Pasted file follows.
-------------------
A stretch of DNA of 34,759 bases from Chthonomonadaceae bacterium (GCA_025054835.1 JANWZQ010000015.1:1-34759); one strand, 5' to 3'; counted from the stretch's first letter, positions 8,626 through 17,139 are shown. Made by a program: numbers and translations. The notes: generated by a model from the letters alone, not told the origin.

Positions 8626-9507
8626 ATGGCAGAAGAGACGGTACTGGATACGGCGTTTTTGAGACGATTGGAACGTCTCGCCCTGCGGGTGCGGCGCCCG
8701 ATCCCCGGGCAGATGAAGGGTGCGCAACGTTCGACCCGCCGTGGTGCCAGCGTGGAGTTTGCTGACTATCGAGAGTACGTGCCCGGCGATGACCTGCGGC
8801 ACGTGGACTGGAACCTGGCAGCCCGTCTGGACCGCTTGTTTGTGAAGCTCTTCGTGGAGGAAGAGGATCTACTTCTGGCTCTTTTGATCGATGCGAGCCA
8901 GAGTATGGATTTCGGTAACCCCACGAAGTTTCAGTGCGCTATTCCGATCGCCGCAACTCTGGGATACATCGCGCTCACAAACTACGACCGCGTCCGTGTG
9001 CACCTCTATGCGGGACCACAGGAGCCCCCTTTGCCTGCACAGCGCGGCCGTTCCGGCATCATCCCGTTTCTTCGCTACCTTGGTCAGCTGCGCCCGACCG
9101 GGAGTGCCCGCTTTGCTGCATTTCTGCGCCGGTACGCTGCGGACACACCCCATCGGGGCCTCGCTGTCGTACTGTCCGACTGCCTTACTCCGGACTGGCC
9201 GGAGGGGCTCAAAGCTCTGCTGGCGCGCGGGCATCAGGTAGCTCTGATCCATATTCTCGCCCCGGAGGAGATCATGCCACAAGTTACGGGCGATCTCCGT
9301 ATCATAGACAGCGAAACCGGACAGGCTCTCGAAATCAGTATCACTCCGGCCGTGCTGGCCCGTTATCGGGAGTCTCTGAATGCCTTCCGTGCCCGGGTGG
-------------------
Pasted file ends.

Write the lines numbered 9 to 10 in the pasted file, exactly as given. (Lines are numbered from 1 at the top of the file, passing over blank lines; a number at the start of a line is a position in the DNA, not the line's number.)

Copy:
9201 GGAGGGGCTCAAAGCTCTGCTGGCGCGCGGGCATCAGGTAGCTCTGATCCATATTCTCGCCCCGGAGGAGATCATGCCACAAGTTACGGGCGATCTCCGT
9301 ATCATAGACAGCGAAACCGGACAGGCTCTCGAAATCAGTATCACTCCGGCCGTGCTGGCCCGTTATCGGGAGTCTCTGAATGCCTTCCGTGCCCGGGTGG